|کد مقاله||کد نشریه||سال انتشار||مقاله انگلیسی||ترجمه فارسی||نسخه تمام متن|
|5743058||1412294||2017||6 صفحه PDF||سفارش دهید||دانلود کنید|
- A first quantitative regionalization of coastal phytoregions using a phylogenetic approach is presented.
- We found more evolutionarily distinct seagrass assemblages restricted to temperate regions than the tropics.
- The findings provide strong support for temperate niche conservatism.
While our knowledge of species distributions and diversity in the terrestrial biosphere has increased sharply over the last decades, we lack equivalent knowledge of the marine world. Here, we use the phylogenetic tree of seagrasses along with their global distributions and a metric of phylogenetic beta diversity to generate a phylogenetically-based delimitation of marine phytoregions (phyloregions). We then evaluate their evolutionary affinities and explore environmental correlates of phylogenetic turnover between them. We identified 11 phyloregions based on the clustering of phylogenetic beta diversity values. Most phyloregions can be classified as either temperate or tropical, and even geographically disjunct temperate regions can harbor closely related species assemblages. Geographic differences in sea surface temperatures account for more phylogenetic turnover than either water salinity or bathymetry. We also found a strong temperate-tropical gradient in evolutionary distinctiveness, with temperate phyloregions being the most evolutionarily unique. Our results highlight differences between the marine and terrestrial worlds, and suggest that the interplay between long-distance dispersal and phylogenetic niche conservatism played a central role in determining the contemporary distributions of seagrasses worldwide.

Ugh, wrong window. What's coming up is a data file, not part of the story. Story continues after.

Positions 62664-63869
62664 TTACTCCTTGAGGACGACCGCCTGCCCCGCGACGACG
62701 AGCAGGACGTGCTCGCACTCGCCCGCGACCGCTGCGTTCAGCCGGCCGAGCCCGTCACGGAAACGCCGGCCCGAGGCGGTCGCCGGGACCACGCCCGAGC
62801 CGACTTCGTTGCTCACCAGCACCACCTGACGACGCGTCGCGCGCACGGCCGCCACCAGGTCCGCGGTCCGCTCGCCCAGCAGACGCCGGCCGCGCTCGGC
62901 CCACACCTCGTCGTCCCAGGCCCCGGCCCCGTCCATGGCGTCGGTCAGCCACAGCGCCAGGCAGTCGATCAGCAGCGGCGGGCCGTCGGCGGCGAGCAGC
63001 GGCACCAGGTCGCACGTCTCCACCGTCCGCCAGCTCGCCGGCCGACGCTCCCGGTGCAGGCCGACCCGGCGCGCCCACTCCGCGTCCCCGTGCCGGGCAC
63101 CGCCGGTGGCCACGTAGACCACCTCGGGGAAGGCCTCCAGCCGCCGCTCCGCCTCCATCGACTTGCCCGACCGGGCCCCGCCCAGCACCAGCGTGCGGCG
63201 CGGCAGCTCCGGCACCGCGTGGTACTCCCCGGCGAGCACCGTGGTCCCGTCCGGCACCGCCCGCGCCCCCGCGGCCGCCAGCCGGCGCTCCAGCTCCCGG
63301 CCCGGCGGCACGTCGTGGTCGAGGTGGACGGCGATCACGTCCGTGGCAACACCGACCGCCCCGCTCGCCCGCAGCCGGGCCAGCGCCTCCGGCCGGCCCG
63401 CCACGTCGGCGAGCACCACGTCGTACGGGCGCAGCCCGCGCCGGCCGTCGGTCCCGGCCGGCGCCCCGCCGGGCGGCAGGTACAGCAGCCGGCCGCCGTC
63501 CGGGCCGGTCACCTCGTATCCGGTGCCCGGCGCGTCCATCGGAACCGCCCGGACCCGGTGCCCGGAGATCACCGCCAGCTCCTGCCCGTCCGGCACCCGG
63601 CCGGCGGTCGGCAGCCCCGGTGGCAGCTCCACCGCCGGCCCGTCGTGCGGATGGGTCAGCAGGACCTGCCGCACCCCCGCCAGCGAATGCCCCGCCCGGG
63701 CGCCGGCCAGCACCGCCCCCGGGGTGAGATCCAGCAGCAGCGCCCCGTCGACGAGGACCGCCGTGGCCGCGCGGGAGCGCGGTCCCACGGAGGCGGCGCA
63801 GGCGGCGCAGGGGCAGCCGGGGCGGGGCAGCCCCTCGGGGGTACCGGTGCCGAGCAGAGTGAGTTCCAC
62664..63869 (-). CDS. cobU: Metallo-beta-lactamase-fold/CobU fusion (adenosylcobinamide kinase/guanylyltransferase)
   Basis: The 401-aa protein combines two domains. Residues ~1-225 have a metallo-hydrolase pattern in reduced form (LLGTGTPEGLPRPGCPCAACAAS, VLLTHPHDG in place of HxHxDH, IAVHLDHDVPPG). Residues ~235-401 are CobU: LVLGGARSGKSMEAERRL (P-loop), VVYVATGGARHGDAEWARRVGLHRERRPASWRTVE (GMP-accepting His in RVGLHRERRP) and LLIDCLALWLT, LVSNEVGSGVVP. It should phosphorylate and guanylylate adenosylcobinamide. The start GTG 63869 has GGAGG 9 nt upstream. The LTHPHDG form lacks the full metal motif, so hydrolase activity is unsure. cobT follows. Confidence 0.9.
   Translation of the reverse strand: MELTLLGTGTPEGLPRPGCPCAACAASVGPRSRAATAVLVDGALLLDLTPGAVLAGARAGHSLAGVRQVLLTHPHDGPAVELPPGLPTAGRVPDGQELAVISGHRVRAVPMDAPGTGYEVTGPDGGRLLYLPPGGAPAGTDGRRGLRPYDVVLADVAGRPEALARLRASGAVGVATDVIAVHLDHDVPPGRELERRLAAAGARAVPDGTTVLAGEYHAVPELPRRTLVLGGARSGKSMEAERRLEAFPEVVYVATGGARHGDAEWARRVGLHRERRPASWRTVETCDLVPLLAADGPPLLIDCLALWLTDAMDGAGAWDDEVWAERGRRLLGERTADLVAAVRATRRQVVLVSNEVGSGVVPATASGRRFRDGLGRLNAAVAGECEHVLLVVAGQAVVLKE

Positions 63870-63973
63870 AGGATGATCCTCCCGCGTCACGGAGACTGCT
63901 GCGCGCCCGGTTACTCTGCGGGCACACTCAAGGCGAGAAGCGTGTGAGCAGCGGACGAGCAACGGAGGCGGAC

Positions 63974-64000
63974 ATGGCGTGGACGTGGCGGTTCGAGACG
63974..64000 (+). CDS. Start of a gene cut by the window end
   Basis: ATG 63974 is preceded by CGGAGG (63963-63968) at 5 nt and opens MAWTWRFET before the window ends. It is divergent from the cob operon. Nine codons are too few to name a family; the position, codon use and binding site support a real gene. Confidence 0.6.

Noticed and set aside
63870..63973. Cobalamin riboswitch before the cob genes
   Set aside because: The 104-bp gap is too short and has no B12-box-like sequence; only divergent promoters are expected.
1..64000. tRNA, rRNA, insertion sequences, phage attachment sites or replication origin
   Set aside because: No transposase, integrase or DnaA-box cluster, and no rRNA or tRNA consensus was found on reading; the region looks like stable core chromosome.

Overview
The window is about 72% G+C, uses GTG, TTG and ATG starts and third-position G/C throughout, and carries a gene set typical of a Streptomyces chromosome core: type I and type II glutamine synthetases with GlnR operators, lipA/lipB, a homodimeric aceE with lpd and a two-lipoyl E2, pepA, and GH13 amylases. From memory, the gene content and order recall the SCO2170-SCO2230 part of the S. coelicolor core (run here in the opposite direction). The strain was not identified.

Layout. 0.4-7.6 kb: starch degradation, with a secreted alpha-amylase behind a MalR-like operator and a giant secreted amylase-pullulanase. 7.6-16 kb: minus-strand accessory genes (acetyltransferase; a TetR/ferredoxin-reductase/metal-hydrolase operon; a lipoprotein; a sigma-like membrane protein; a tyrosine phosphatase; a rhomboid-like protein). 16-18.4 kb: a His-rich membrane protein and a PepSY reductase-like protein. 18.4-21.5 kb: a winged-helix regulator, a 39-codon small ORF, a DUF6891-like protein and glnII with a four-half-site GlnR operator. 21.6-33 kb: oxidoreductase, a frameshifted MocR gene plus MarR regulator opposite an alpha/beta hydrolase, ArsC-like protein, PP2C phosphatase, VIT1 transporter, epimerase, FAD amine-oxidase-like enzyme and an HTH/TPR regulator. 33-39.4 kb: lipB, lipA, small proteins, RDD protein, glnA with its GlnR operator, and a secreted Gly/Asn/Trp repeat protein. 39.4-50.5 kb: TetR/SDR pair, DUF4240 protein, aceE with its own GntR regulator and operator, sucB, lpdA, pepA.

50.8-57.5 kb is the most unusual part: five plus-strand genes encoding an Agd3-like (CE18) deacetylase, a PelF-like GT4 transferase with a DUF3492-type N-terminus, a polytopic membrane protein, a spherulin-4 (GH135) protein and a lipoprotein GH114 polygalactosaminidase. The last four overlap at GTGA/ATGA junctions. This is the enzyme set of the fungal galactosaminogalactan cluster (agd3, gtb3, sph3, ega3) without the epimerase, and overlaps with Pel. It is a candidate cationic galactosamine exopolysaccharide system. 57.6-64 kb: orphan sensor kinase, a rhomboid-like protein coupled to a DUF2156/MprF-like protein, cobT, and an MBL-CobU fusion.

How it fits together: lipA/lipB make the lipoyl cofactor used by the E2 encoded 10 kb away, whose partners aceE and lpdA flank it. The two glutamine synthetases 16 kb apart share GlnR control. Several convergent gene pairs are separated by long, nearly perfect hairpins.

Journal: Biological Conservation - Volume 213, Part B, September 2017, Pages 351-356